The flipped classroom
I love the idea of what is often called the flipped classroom where students learn about content outside of lessons, freeing up precious class time for more applied, creative activities. In A Level Psychology a concept that can be accessed adequately through an audio or video presentation at home, frees up “live” class time for students to do something with this knowledge.
I have played around with a number of free tools for making screen casts (video tutorials) including Windows Movie Maker and Doodlecast (for the iPad) but I recently came across Doceri which has become my new favourite thing.
Doceri is basically an app that allows you to control what is on your computer screen or your interactive white-board display, from your iPad. This alone is impressive but the app also allows you to create pages of pictures/photos/slides and hand written/drawn content to which you can add an audio narration. I have used this tool to create video tutorials where I outline and explain the strengths and weaknesses of some of the approaches to explaining abnormality (AS Psychology, Unit 2; AQA A).
I plan to ask students to watch and listen to the screen casts for homework, following a lesson on the assumptions and key features of the approach. I’m then going to use lessons, in which I would have focussed on identifying strengths and weaknesses of the approaches, to complete a variety of activities including a group “broken pieces” style (see “Teachers Toolkit”, Paul Ginnis) activity, where students will work together to categorise critical points and draw conclusions about the value of the approach. Students will also be able to use the video resources for revision later too.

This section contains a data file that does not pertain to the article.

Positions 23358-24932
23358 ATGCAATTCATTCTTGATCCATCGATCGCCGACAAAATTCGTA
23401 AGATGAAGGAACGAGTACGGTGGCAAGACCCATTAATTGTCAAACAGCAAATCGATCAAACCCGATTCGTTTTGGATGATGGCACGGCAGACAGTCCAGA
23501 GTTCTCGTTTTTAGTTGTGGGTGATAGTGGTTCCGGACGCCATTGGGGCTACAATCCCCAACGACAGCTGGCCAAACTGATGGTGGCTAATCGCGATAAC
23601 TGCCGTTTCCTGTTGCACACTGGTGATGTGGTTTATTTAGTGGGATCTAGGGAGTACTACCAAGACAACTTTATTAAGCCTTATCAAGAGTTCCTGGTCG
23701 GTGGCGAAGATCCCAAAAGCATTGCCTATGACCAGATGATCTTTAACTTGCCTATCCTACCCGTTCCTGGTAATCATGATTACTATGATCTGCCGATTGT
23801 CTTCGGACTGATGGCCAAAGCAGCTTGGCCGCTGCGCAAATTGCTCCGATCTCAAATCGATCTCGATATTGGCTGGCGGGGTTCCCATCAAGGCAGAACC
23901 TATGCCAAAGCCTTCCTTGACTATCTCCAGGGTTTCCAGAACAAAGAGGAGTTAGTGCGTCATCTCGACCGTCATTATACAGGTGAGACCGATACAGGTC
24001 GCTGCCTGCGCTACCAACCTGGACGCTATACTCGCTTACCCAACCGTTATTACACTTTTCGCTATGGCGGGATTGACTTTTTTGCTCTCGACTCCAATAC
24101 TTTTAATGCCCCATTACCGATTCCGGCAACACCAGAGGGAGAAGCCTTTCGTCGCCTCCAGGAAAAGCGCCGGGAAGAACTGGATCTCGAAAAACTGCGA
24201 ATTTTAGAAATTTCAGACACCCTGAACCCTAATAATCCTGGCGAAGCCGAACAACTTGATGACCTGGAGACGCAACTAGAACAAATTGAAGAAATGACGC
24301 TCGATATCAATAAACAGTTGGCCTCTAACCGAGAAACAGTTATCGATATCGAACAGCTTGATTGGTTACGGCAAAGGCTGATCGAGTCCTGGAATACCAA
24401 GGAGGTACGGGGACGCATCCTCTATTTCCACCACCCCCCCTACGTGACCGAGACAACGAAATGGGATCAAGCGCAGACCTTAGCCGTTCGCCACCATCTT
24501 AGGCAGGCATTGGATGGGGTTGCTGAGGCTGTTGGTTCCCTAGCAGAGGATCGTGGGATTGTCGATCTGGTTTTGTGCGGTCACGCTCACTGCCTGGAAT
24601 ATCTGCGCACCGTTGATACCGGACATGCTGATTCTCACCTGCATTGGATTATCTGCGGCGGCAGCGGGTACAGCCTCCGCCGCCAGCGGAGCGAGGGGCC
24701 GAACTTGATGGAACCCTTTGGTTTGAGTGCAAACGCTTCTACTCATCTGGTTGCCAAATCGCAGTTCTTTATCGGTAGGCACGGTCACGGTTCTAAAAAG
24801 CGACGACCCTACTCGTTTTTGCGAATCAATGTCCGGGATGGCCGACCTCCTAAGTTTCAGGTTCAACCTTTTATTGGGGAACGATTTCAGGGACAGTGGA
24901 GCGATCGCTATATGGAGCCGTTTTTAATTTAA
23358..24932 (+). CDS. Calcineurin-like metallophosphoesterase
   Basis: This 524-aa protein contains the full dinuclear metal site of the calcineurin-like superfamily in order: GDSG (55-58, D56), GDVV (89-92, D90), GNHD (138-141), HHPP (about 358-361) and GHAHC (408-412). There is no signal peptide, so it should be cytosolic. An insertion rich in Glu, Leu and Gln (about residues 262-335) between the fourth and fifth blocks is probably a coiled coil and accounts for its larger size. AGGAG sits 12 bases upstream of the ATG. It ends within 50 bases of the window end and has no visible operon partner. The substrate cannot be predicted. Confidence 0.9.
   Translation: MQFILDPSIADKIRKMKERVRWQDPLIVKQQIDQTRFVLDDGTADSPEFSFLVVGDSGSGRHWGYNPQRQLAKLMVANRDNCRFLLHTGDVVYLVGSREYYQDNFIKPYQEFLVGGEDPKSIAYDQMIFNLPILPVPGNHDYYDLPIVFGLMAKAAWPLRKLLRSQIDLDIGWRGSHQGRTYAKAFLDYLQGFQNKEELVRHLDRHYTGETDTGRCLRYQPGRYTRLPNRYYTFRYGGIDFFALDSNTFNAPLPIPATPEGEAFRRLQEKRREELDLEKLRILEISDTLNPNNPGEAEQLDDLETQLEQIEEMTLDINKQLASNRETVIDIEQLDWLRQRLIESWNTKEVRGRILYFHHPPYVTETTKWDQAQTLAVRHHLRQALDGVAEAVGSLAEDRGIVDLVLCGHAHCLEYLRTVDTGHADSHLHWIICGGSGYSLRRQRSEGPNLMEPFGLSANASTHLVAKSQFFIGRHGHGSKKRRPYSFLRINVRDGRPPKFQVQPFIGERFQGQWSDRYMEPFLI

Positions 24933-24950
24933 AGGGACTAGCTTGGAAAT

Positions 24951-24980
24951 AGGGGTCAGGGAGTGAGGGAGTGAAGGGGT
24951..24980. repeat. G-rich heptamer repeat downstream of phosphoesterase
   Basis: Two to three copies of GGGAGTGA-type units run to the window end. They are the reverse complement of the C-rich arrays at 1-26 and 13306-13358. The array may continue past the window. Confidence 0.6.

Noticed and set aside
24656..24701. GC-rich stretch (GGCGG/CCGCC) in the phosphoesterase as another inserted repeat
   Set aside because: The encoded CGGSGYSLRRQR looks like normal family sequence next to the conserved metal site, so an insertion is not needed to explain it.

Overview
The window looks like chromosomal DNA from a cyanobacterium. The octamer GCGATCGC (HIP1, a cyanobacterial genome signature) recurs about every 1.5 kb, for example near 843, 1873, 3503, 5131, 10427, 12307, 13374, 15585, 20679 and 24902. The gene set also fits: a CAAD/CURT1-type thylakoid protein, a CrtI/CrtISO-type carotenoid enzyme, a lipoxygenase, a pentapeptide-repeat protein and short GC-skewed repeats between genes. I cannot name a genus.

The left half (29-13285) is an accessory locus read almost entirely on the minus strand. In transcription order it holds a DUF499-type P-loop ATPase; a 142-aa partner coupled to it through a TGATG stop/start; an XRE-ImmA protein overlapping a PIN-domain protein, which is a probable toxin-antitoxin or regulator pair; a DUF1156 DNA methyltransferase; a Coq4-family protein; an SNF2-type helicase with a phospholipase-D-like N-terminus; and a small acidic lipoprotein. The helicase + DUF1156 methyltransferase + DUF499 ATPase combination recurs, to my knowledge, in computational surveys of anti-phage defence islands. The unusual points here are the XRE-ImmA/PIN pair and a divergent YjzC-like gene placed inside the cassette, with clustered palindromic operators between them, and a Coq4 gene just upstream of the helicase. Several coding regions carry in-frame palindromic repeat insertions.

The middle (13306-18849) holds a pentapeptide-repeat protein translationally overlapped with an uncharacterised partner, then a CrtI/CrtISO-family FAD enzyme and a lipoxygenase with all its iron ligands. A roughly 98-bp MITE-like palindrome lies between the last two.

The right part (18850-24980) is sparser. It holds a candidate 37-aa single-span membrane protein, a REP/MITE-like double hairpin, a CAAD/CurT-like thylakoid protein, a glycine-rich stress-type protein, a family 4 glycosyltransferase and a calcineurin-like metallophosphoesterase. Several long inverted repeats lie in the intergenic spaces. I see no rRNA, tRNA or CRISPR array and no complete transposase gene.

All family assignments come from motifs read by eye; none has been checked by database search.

Sharing on You Tube
I have previously blogged about some video presentations I made as revision resources for my students on my rather embarrassingly titled You Tube channel (psychologyguru). I have uploaded my Doceri screen casts for the biological and behavioural approaches for anyone that is interested in taking a look (follow this link to the bio video and the behavioural video).
Using Doceri in the classroom
The in-class uses of the app are also many and varied. You could just use it to navigate and control your board from around the classroom, you could pass the iPad around the room to create a mind map or you could ask students to annotate an exam answer displaying their contributions on the board for the class to see and comment on.
All in all Doceri is a useful app to create content-focussed resources for skills-focussed teachers and a bit of tech definitely worth trying out in the classroom.